Words for Words

Spoken-word artists on their art form, the National Poetry Slam, and one another

Words for Words

The National Poetry Slam overtakes Austin starting Aug. 7 at venues all over town (see the schedule, p.42, for times, dates, and venue info). The Paramount Theatre hosts the finals in the individual (Aug. 10) and team (Aug. 11) categories. Purchase tickets for the finals at the Paramount box office or at www.gettix.net. For more information, see www.nps2007.com.

Words for Words

Karyna McGlynn

Age: 29
Representing: Ann Arbor, Mich.
National Poetry Slams attended: six

Despite the fact that I moved away seven years ago, Austin still spells S-L-A-M in snazzy script across my soul (dear God, that was a lot of alliteration). Austin is where I first acquired my fledgling slam wings at the Electric Lounge back in the Nineties. Those were exciting years because nobody had quite figured anything out in terms of "formula." We were pulling poems out of our pants every week, like, "How do y'all like me now?" So many amazing voices came out of that scene: Gene­vieve Van Cleve, Ragan Fox, Ernie Cline, Andy Buck, Wammo, Susan B.A. Somers-Willett, to name a few. But the Austin slam continues to amaze me. The recipe for success is pretty simple: Take the independent Texas spirit, stir in Austin's lefty leanings, sprinkle with some English degrees, shake well inside an anachronistic little gem like Ego's, and out pours a fine slam cocktail not to be trifled with, both fierce and funny. There's a reason nationals have been held in Austin three times in the last decade.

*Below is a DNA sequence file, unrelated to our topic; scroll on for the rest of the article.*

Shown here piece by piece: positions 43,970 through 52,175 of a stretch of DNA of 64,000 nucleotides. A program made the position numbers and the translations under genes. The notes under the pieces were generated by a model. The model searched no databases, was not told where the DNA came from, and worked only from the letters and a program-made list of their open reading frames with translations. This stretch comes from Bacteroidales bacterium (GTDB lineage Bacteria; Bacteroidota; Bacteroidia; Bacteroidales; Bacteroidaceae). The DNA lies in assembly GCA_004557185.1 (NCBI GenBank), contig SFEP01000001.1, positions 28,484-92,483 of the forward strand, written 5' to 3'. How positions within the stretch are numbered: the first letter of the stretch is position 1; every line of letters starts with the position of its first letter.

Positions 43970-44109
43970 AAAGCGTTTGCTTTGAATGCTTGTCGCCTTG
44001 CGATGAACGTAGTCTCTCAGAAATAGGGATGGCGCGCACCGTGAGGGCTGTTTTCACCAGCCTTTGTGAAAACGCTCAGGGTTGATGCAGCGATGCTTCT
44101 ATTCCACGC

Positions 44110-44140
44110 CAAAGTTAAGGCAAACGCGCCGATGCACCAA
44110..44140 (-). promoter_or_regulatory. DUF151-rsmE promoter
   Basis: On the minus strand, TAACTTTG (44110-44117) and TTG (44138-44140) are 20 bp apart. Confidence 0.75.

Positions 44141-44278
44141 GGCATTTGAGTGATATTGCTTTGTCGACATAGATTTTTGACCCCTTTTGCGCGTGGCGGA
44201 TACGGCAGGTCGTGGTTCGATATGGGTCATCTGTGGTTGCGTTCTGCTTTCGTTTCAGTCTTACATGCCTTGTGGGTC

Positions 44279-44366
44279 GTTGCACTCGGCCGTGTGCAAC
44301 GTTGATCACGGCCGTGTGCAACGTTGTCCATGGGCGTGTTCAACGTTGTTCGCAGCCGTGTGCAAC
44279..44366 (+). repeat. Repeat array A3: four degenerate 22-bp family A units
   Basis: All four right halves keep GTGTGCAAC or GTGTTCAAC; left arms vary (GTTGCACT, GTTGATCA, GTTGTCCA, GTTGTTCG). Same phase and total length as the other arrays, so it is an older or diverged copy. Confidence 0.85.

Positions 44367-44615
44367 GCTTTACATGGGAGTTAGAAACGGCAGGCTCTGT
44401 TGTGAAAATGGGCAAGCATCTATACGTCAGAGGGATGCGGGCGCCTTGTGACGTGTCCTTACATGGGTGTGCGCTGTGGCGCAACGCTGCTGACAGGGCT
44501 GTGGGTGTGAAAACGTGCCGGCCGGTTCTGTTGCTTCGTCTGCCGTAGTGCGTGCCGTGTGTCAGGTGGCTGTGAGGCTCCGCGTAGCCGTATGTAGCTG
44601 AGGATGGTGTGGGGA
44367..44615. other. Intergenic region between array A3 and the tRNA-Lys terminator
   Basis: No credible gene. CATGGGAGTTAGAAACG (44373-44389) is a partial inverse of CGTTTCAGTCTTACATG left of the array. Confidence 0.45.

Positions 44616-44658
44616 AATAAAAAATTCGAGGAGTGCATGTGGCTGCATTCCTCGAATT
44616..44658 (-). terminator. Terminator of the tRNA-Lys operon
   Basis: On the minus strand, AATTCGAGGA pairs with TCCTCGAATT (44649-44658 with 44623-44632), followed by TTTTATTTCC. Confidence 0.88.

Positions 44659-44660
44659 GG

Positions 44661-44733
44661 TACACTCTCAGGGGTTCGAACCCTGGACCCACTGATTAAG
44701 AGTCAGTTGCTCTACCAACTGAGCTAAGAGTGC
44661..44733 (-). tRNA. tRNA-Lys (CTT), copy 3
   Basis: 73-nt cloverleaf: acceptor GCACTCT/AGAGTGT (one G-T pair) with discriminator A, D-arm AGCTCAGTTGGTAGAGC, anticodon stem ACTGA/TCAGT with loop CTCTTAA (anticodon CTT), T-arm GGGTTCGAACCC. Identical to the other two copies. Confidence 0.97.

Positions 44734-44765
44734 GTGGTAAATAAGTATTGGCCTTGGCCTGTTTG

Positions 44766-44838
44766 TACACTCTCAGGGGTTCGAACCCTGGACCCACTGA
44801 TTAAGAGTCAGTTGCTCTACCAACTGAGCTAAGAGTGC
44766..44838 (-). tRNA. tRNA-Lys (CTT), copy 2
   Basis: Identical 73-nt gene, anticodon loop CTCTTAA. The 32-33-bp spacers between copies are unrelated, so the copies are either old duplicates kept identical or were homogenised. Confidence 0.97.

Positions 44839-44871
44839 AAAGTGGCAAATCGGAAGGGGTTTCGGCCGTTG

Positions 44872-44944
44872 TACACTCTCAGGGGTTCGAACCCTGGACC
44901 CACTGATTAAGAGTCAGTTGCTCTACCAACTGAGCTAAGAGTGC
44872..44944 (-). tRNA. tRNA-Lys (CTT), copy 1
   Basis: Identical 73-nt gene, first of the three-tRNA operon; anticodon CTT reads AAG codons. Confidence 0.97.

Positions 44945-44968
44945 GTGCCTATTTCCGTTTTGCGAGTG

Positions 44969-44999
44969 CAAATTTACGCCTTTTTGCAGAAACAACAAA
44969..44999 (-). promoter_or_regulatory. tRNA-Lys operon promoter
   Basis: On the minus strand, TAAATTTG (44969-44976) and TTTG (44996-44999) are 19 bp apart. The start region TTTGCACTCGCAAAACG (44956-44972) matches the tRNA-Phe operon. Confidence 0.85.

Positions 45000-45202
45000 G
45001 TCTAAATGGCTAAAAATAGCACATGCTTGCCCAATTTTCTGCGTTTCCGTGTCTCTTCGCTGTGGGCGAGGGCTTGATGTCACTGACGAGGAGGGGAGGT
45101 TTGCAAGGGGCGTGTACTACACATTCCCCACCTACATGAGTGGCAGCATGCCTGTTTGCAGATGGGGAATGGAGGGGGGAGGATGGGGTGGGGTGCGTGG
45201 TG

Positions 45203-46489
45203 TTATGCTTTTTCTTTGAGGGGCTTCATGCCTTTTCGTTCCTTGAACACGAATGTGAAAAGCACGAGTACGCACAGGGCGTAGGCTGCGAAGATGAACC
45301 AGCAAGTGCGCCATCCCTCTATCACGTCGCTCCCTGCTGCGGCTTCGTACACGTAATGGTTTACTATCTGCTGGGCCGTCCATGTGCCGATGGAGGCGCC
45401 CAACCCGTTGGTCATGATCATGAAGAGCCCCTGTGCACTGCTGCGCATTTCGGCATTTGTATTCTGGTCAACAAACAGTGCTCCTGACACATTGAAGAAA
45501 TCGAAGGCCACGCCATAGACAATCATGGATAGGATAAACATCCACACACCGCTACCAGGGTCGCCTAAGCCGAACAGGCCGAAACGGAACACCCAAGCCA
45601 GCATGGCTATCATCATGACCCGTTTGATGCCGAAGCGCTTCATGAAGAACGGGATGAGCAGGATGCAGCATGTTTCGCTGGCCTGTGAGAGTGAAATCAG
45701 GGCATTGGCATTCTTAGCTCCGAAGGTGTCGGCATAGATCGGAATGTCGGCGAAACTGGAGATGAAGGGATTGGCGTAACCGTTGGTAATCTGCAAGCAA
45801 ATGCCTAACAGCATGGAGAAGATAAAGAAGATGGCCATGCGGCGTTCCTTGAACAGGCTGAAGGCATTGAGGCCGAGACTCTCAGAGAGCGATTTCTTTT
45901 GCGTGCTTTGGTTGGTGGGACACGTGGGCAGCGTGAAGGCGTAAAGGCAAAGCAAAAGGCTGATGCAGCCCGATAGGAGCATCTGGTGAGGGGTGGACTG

Competing against Austin as a member of another team is pleasingly surreal. My loyalties are split. On the one hand, I feel pressure to perform in peak condition. It's a bit like returning to your parents' house after living abroad and trying to impress them with your newfound worldliness -- doing matutinal tai chi in the front yard, peppering conversations with words like "schadenfreude" and "esprit d'escalier!" On the other hand, my hometown pride dictates Austin kick everybody's asses ... including mine.

Words for Words

Christian Drake

Age: 25
Representing: Berkeley, Calif.
National Poetry Slams attended: three